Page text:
|The Promise of a Good Season|
|Written by Jedd Kettler|
|Monday, 02 July 2012 12:08|
After a morning of too much coffee and a scattered list of unrelated tasks and errands finished, my mind was jittery, numb and disconnected as I splashed to the end of the dirt road that brings you to Stone Hollow Farm in Bakersfield. I was picking up our first CSA box of the season.
Then I saw Ken appear on the path leading from the fields. As he approached, he told the dogs to calm down.
"Hey Ken," I hollered, standing up and walking toward him. "It's been a long time."
"Sorry about that," he said, hanging and shaking his head a little. "My hands are dirty."
His hands were coated with stray pieces of straw and earth. His hair drained rainwater onto his face as he told me he'd been mulching. Normally he has a list of rainy day projects so he doesn't have to work outside in wet weather, but he had worked through that list in the previous two days of rain, he said.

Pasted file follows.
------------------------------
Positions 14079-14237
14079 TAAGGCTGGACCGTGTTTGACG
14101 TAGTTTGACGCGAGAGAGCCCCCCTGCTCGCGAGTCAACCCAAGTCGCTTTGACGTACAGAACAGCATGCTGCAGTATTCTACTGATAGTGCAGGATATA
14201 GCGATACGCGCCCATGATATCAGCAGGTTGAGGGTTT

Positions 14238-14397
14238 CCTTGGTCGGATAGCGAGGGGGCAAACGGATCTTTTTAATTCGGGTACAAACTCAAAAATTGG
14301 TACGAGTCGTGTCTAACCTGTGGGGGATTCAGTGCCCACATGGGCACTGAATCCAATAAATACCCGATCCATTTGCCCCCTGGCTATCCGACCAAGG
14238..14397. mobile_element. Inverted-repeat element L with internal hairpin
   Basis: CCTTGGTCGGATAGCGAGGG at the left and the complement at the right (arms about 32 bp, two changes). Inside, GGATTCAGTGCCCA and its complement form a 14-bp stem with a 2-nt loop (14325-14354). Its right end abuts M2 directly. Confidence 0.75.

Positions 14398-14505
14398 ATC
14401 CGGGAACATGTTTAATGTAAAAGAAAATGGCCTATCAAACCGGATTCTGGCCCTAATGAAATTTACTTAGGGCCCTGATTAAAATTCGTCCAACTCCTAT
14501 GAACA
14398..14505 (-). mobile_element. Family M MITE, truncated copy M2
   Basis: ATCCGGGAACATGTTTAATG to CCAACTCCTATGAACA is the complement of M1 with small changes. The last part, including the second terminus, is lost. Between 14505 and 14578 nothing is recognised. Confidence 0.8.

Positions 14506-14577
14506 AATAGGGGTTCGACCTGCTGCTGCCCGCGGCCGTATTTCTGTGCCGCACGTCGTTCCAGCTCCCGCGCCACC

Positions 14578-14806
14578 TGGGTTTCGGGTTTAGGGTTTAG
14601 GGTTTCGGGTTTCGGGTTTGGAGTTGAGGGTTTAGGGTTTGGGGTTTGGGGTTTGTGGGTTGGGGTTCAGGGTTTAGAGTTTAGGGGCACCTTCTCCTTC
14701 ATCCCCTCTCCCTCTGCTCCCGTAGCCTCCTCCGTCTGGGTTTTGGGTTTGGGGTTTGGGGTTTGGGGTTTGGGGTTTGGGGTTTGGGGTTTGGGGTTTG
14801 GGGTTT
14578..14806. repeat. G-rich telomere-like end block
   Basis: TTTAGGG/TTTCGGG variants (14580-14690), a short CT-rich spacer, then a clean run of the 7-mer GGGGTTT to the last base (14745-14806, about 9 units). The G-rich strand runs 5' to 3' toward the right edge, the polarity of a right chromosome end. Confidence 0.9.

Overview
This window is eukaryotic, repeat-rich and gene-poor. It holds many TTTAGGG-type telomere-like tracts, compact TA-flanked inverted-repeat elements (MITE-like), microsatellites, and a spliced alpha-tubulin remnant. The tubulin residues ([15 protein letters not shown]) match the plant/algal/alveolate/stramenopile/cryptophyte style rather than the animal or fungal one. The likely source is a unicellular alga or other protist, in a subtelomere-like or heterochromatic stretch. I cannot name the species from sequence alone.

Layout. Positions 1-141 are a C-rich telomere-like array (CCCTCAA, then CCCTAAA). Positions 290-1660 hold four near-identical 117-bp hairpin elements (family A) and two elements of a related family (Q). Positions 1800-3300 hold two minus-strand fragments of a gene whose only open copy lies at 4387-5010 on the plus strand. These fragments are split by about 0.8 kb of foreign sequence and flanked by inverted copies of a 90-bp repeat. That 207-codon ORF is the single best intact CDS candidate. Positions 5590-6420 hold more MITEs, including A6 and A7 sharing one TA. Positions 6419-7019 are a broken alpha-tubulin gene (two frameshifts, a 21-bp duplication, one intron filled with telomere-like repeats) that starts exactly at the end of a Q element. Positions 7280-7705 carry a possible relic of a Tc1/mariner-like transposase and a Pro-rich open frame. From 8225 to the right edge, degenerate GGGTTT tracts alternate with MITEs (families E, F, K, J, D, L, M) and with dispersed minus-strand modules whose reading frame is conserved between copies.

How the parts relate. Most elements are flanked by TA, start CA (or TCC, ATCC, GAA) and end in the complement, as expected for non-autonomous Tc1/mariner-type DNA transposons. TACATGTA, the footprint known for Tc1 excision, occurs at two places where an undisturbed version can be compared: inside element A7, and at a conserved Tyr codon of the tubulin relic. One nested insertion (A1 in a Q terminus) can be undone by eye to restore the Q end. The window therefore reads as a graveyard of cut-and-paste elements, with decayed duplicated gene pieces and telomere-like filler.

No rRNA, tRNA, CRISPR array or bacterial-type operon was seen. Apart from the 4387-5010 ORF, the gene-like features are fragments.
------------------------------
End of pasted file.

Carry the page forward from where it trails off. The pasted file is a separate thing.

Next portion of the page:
"We have a wet farm," he said.
I told him about our love - as apartment dwellers on a hot third floor - for rain and gray skies. He laughed when I described Launie's glee every time the weather man apologizes for a "few bad days." Over the sound of raining hitting his shirt he said, "I don't mind the sun."
He led me through the old barn's door into a cooled room that looked like it was once the holding tank area in the days when this farm was a dairy operation. Ken has been growing organic produce on the their land for over a decade, starting small with a focus on garlic and expanding to a wide range of vegetables. They now have a 27-member CSA - including new recruits Launie and I. Melissa is the public face of the operation - manning the Stone Hollow table at the Northwest Farmer's Market - while Ken prefers to tend the fields and maintain the farm.
Ken gestured to a sturdy homemade pine box overflowing with green leaves, and told me this is where we'll be picking up our shares of the bounty. As I was getting ready to leave there was a phone call. Ken and I said a silent goodbye as he talked into the receiver. I climbed into the truck and nestled the pine box on the seat beside me. I paused to admire it. An enormous head of green leaf lettuce, a bag of salad greens, a healthy head of spinach. Bok choy leaves, carrot tops (their bright orange roots hiding below) and garlic scapes all draped high over the edge. Feeling around inside I found two summer squash and a dark green zucchini.
(Top photo by Jedd Kettler; bottom photo by Launie Kettler)